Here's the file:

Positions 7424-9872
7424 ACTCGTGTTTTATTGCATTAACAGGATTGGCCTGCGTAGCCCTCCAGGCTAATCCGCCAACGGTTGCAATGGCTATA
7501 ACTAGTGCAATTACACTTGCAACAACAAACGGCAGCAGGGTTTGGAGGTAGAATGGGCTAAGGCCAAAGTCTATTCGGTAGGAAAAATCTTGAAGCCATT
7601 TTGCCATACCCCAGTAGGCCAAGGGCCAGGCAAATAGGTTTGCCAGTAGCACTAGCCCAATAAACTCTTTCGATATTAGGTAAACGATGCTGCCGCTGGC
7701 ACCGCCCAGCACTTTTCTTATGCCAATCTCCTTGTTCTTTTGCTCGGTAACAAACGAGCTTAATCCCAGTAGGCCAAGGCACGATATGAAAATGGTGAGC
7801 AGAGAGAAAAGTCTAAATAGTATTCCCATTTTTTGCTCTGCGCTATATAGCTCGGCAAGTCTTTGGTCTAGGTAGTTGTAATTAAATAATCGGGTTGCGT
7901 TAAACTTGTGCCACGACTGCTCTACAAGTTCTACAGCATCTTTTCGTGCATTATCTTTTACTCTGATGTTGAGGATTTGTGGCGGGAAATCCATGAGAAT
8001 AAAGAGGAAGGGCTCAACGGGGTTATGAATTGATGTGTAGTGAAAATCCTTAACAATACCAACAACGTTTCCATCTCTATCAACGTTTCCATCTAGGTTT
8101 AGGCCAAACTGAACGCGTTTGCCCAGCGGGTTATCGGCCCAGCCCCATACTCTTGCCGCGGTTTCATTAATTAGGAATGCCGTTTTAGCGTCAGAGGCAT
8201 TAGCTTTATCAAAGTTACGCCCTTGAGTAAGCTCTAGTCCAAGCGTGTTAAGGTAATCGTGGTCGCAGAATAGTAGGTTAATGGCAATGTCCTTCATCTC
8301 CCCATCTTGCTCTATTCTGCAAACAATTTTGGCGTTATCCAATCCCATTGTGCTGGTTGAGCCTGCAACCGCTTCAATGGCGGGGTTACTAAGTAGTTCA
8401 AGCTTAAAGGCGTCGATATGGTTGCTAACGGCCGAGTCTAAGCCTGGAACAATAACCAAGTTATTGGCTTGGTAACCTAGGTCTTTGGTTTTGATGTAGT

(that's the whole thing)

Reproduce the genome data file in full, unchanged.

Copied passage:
Positions 7424-9872
7424 ACTCGTGTTTTATTGCATTAACAGGATTGGCCTGCGTAGCCCTCCAGGCTAATCCGCCAACGGTTGCAATGGCTATA
7501 ACTAGTGCAATTACACTTGCAACAACAAACGGCAGCAGGGTTTGGAGGTAGAATGGGCTAAGGCCAAAGTCTATTCGGTAGGAAAAATCTTGAAGCCATT
7601 TTGCCATACCCCAGTAGGCCAAGGGCCAGGCAAATAGGTTTGCCAGTAGCACTAGCCCAATAAACTCTTTCGATATTAGGTAAACGATGCTGCCGCTGGC
7701 ACCGCCCAGCACTTTTCTTATGCCAATCTCCTTGTTCTTTTGCTCGGTAACAAACGAGCTTAATCCCAGTAGGCCAAGGCACGATATGAAAATGGTGAGC
7801 AGAGAGAAAAGTCTAAATAGTATTCCCATTTTTTGCTCTGCGCTATATAGCTCGGCAAGTCTTTGGTCTAGGTAGTTGTAATTAAATAATCGGGTTGCGT
7901 TAAACTTGTGCCACGACTGCTCTACAAGTTCTACAGCATCTTTTCGTGCATTATCTTTTACTCTGATGTTGAGGATTTGTGGCGGGAAATCCATGAGAAT
8001 AAAGAGGAAGGGCTCAACGGGGTTATGAATTGATGTGTAGTGAAAATCCTTAACAATACCAACAACGTTTCCATCTCTATCAACGTTTCCATCTAGGTTT
8101 AGGCCAAACTGAACGCGTTTGCCCAGCGGGTTATCGGCCCAGCCCCATACTCTTGCCGCGGTTTCATTAATTAGGAATGCCGTTTTAGCGTCAGAGGCAT
8201 TAGCTTTATCAAAGTTACGCCCTTGAGTAAGCTCTAGTCCAAGCGTGTTAAGGTAATCGTGGTCGCAGAATAGTAGGTTAATGGCAATGTCCTTCATCTC
8301 CCCATCTTGCTCTATTCTGCAAACAATTTTGGCGTTATCCAATCCCATTGTGCTGGTTGAGCCTGCAACCGCTTCAATGGCGGGGTTACTAAGTAGTTCA
8401 AGCTTAAAGGCGTCGATATGGTTGCTAACGGCCGAGTCTAAGCCTGGAACAATAACCAAGTTATTGGCTTGGTAACCTAGGTCTTTGGTTTTGATGTAGT